was the result of the September 3, 2008 attack on her";
therefore, the circuit court erred when it ordered him to pay
State responded that the circuit court correctly recognized
that "Tara didn't recover from the injuries she
sustained as a result of Defendant's attack upon her,
" "was in a coma and . . . had to be taken to a
Florida nursing home, and there died . . . and would not have
died but for Defendant's conduct." The State
contended that the circuit court properly concluded that
there was a nexus between Phillips' conduct and
Tara's death, and therefore, it "did not err by
ordering Defendant to pay restitution."
Reply, Phillips argued that the circuit court "did not
rely on any evidence to overcome the stipulated fact that the
complainant's death had nothing to do with the attack on
her." Because the "conclusions by the court did not
come from any evidence -- testimonial or
otherwise"--Phillips argued that he had "no
opportunity to challenge the court's findings through
traditional methods of cross examination or lack of
foundation, " and therefore, the order of restitution
was not proper.
. Summary Disposition Order
August 30, 2013, the ICA issued a Summary Disposition Order
(SDO). The ICA focused on the "inadvertent
discovery" requirement for a "legitimate plain view
observation." In determining the meaning of
"inadvertent, " the ICA relied upon a dictionary
definition of inadvertent as "unintentional." The
ICA noted that Officer Tokunaga's supervisor instructed
him "to search the premises for the weapon used in the
attack" on Tara. "A warrant certainly could have
been obtained to search the premises given that an attempted
murder appeared to have taken place there." Thus, the
ICA concluded that "the search and discovery of the
hammer were certainly intentional" and, thus, could not
"be described as inadvertent." The ICA held that
"the intentional search and seizure of the hammer under
the plain view doctrine was not valid" and that
"the circuit court erred in not suppressing the evidence
of the hammer." The ICA concluded that the issues
relating to the clothes and restitution were moot, vacated
Phillips' conviction, and remanded the case for a new
dissent to the ICA opinion "agree[d] that the Circuit
Court erred in its application of the plain view doctrine,
but only because ... it was mistaken to apply the doctrine at
all." The dissent contended that "Phillips
impliedly consented to a routine investigation into the
circumstances of the assault, and the seizure of the hammer
was thereby justified."
dissent reasoned that if the inadvertency requirement was
held "to equate to intentionality, then, logically, the
plain view doctrine can never apply to a seizure of evidence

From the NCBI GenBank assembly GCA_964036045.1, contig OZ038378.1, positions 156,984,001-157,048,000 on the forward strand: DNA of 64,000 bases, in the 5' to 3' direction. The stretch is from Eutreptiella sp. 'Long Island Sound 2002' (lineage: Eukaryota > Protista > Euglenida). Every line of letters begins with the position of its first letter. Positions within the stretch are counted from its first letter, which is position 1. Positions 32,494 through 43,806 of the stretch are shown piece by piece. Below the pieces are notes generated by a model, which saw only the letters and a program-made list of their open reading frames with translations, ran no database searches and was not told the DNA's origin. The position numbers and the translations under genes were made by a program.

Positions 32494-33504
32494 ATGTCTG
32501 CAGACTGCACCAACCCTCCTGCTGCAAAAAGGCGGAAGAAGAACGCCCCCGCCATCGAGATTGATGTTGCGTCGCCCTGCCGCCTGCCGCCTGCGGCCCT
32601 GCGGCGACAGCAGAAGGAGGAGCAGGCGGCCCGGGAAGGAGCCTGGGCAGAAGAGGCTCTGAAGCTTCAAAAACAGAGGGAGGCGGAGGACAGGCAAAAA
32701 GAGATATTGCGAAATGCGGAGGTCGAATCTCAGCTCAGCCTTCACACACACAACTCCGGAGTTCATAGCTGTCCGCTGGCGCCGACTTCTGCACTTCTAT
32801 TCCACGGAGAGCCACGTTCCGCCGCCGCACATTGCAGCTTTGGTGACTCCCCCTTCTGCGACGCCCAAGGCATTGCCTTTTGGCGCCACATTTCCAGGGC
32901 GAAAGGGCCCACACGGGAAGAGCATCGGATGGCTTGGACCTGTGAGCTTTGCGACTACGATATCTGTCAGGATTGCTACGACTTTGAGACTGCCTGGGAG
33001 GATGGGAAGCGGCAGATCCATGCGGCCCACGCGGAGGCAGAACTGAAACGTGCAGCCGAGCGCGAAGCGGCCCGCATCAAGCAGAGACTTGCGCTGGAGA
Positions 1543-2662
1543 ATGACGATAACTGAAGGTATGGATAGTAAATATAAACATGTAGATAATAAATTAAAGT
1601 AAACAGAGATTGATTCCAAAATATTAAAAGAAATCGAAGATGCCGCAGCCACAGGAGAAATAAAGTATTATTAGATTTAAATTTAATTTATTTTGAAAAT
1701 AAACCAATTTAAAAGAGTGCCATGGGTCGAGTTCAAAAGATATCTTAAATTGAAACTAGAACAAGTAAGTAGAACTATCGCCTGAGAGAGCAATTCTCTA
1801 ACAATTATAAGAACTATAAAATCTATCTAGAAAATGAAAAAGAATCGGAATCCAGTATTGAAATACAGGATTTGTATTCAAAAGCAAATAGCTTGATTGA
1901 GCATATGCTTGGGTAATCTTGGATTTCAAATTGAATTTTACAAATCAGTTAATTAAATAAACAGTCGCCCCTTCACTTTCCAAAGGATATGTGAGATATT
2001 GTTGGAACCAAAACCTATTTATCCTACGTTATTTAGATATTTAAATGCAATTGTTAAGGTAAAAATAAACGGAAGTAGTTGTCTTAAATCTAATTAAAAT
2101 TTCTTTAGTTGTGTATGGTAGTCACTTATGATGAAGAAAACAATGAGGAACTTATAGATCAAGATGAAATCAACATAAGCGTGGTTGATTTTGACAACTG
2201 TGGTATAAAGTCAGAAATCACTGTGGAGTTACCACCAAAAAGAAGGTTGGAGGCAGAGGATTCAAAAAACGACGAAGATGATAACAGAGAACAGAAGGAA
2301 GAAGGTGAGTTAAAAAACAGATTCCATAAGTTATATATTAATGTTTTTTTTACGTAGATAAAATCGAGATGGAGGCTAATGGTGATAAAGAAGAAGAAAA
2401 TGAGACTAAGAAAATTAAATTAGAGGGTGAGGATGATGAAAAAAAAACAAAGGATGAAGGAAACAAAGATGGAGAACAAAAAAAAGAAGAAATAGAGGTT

that is discovered during a search intended precisely to turn
up evidence of the sort discovered." The dissent
nevertheless avoided "the use of the plain view doctrine
entirely" and used implied consent as the "starting
point for [the] analysis." The dissent "would rule
that Phillips impliedly consented to [the]
investigation" when he "called 911 to report that
his wife was attacked, and hastened responding officers into
his home." And "such consent was valid until such
time as the initial investigation ceased; he revoked, or
limited the scope of, that consent; or he became a
suspect." The dissent noted that "Phillips never
evinced any desire to limit the scope of police
activity" and "seemed intent on facilitating the
dissent concluded that the facts provided in Detective
Sunia's Affidavit, including the lawfully discovered
hammer, established probable cause for a search warrant
without the inclusion of the clothes discovered by Officer
Frank. Further, "[t]he evidence in the record clearly
and convincingly establishes that the authorities would not
have permitted Phillips to re-enter his house -- a crime
scene -- to dispose of anything therein." Thus, in the
dissent's view, the circuit court was correct in
determining that the clothing would inevitably have been
discovered pursuant to the execution of the search warrant.
dissent also would have affirmed the circuit court's
award of restitution, based on the evidence establishing that
Tara suffered head injuries, was in a coma after the attack,
and later had to be put in a nursing home where she
eventually died. Further, the dissent pointed to evidence
presented to the circuit court regarding the lethality of her
injuries in concluding that Phillips' responsibility for
his conduct was not extinguished.
D. Application for Writ of Certiorari